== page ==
There are rare occasions when the open road reveals a familiar curve that prior experience can navigate with superior performance in achieving top-tier results.
William (Bill) Peffer’s career in the auto industry is analogous in many ways. It began when his father moved the family from Boston to Detroit to take a job with Ford Motor Company. The eldest of four children, upon graduating from Michigan State University, Peffer’s natural progression seemed to be to follow in his father’s footsteps.
So, the advertising major embarked on a career at Ford that led him to roles of increased responsibility. While at Ford, Peffer earned his MBA at Duke University’s Fuqua School of Business, which led to tenures at Nissan Motor Corporation, General Motors, and Kia Motors America, as well as a stint as COO for a privately held dealer group that operated 24 locations across three states. The latter provided him with a fresh perspective on the dynamics between original equipment manufacturers, dealers, and customers.
Thirty years on, Peffer continues to pave a profitable path in his role as CEO of Maserati Americas. The legendary Italian automotive brand, steeped in a 100-plus-year tradition of luxury and exhilaration, maintains its niche status through innovation and a delicate balance of supply and demand, building momentum in the fast lane of high performance.
Since joining Maserati Americas in 2021, Peffer has set out to create new momentum for the iconic brand as it establishes itself in the luxury EV and SUV markets, while still playing to its strengths with the MC20 and MC20 Cielo supercars, the latter of which made its debut at the 2022 Pebble Beach Concours d’Elegance, Maserati’s annual marquee event in the U.S.
Founded in 1914 by Alfieri Maserati, whose five brothers would all eventually contribute to the business, the company has a long history of participation in motorsports, including Formula 1, sportscar racing, and touring car racing. That racing tradition continues, and in the 2022-2023 season, Maserati became the first Italian manufacturer to compete in the Formula E racing series, a motorsport championship for electric cars.
Today Maserati is owned by Stellantis, a multinational conglomerate of companies formed by the merger of Italian American Fiat Chrysler Automobiles and the French PSA (Peugeot S.A.). Brands under the Stellantis umbrella include Alfa Romeo, Chrysler, Fiat, Jeep, and Peugeot.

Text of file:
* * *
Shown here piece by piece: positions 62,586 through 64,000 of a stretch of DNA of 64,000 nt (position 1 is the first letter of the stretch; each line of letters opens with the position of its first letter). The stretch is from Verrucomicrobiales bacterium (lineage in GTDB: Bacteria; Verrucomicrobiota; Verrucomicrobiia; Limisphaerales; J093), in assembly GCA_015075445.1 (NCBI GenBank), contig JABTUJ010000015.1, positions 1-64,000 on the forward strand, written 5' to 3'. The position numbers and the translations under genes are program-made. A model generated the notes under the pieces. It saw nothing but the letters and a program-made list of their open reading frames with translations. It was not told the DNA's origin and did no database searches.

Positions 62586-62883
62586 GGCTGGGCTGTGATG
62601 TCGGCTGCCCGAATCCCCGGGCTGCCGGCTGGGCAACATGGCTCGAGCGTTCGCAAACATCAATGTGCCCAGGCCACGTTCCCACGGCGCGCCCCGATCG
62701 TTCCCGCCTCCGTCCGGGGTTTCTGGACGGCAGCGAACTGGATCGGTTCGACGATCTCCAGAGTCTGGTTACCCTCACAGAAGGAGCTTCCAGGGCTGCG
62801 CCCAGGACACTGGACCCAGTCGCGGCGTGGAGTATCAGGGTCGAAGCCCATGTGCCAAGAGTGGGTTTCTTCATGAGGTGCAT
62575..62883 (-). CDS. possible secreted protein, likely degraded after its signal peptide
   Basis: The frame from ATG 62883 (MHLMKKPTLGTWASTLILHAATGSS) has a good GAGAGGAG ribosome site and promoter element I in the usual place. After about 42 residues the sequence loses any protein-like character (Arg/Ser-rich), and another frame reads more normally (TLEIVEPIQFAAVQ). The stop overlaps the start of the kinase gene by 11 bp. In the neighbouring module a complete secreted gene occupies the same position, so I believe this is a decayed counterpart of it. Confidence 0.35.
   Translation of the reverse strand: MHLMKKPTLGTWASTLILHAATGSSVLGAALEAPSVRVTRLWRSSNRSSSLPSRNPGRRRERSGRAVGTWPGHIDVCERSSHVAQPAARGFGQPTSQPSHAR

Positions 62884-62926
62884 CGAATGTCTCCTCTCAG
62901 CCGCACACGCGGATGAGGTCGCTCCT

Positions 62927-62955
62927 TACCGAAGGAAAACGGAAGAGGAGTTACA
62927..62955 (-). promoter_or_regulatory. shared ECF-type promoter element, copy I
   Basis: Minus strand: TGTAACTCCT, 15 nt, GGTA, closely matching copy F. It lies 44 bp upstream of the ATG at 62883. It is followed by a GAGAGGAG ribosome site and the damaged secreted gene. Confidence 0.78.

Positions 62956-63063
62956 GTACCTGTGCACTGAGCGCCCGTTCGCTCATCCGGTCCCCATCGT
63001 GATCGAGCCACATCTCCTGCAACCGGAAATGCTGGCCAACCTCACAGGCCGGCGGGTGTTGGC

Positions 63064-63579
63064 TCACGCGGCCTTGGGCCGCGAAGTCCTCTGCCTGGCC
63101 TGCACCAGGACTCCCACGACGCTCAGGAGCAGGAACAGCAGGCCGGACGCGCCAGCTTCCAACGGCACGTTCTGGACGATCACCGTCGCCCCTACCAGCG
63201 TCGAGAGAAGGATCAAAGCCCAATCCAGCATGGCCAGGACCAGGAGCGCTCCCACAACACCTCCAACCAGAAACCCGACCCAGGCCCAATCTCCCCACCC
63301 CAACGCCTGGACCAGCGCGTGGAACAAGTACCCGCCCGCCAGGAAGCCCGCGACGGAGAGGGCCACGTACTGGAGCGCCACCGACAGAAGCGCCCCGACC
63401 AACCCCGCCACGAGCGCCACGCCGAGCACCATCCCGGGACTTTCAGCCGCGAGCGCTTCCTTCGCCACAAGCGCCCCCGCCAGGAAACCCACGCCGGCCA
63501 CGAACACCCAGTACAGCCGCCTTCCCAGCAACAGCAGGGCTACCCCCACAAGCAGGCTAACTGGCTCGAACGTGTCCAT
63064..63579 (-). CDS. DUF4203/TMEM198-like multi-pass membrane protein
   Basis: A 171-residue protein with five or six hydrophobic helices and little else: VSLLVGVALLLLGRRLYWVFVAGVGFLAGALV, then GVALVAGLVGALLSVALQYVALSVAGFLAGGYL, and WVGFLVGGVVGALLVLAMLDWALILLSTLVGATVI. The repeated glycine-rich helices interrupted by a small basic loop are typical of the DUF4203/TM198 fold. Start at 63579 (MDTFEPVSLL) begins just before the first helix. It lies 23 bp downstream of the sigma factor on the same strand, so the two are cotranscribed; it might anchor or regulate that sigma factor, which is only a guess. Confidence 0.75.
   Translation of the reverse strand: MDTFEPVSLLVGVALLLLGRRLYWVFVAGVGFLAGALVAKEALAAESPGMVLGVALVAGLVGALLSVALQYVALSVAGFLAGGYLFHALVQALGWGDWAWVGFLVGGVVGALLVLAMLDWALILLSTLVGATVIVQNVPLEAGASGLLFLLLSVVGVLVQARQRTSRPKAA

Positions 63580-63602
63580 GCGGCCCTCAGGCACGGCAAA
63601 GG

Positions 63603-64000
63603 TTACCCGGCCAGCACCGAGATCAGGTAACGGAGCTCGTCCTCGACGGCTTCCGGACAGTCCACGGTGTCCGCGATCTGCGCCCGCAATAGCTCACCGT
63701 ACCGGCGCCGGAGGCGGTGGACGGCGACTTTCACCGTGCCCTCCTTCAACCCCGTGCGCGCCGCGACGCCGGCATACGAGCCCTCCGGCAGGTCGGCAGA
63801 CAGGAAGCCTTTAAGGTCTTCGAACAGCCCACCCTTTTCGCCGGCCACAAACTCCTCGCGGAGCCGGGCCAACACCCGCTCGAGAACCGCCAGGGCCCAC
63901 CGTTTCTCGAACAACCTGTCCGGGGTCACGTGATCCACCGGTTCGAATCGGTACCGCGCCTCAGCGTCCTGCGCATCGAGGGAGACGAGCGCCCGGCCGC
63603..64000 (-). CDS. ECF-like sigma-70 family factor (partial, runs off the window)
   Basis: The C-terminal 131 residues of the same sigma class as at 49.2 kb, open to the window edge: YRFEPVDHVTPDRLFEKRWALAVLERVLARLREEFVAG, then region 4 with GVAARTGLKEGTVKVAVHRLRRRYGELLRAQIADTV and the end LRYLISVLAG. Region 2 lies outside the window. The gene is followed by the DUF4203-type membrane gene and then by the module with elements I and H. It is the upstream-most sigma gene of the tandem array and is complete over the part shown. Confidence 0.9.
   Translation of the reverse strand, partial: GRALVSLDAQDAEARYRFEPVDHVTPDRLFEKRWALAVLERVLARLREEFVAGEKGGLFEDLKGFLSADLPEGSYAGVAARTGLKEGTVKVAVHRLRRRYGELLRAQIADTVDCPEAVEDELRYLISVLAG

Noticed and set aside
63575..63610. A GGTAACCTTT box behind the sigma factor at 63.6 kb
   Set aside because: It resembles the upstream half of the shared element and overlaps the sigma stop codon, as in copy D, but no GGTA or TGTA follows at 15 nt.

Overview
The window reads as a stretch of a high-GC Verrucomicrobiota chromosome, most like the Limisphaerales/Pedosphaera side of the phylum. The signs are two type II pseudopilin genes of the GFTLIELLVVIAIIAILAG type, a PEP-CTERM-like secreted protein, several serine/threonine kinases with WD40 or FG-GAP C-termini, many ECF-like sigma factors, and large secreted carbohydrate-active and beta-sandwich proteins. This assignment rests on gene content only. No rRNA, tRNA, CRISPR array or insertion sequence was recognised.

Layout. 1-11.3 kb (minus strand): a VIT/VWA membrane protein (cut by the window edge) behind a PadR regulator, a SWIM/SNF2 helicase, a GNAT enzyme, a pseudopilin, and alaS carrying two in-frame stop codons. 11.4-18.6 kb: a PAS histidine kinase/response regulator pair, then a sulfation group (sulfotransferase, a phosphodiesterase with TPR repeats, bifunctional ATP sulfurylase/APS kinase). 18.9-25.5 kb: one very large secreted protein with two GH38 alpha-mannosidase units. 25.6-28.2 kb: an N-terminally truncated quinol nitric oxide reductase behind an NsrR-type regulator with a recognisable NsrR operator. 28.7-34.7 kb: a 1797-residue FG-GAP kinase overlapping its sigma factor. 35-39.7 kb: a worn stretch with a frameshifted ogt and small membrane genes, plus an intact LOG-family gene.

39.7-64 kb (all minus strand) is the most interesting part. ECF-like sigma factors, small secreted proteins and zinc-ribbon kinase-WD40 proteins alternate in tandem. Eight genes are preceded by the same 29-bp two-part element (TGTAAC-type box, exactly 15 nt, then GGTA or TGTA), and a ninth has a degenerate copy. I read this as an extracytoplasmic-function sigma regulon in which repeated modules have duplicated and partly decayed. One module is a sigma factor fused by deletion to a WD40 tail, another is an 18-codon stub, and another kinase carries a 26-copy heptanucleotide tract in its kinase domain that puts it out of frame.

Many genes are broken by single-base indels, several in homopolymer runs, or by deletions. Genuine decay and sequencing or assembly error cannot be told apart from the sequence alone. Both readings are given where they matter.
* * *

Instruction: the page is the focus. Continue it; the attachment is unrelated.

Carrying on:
“From a positioning standpoint, we are the only global luxury brand in the portfolio of 13 different car brands,” says Peffer. “So it allows us to tap into a near-limitless resource pool to bring out these new, transformational products. Of course, there’s a strong commitment to a return on that investment, but we see ourselves at an advantage versus other competitors that are standalone, that don’t have access to that R&D, or don’t have that backing by a big company like Stellantis.”
The evolution of Maserati continues, says Peffer, noting the transformation from a sedan company to a purveyor of luxury performance vehicles for a product-led transition geared toward a new generation of drivers. “The mindset has changed,” he says, “but really it’s about all these new products giving us opportunities in segments that are growing and having customers look at us for the first time in the modern era.”
The iconic trident logo, designed by Mario Maserati, retains a connection to the automaker’s city of origin, as it was inspired by the Fountain of Neptune in Bologna, Italy.
Peffer is bullish on the direction the trident is pointed. “Electrification is here to stay,” he says. “We’ve reached an inflection point.”
The debut of the Folgore iteration of its GranTurismo in 2023 further refines the Maserati standard of “purposeful luxury” for the coming decade. And in the spirit of folgore (Italian for “lightning”), Peffer says the GranTurismo has the best all-around performance, fastest zero to 60 (2.9 seconds), and best top speed (203 mph) of any EV. The company has pledged to produce electric versions of its entire fleet by 2025, with a plan to phase out its internal combustion engines completely by 2030.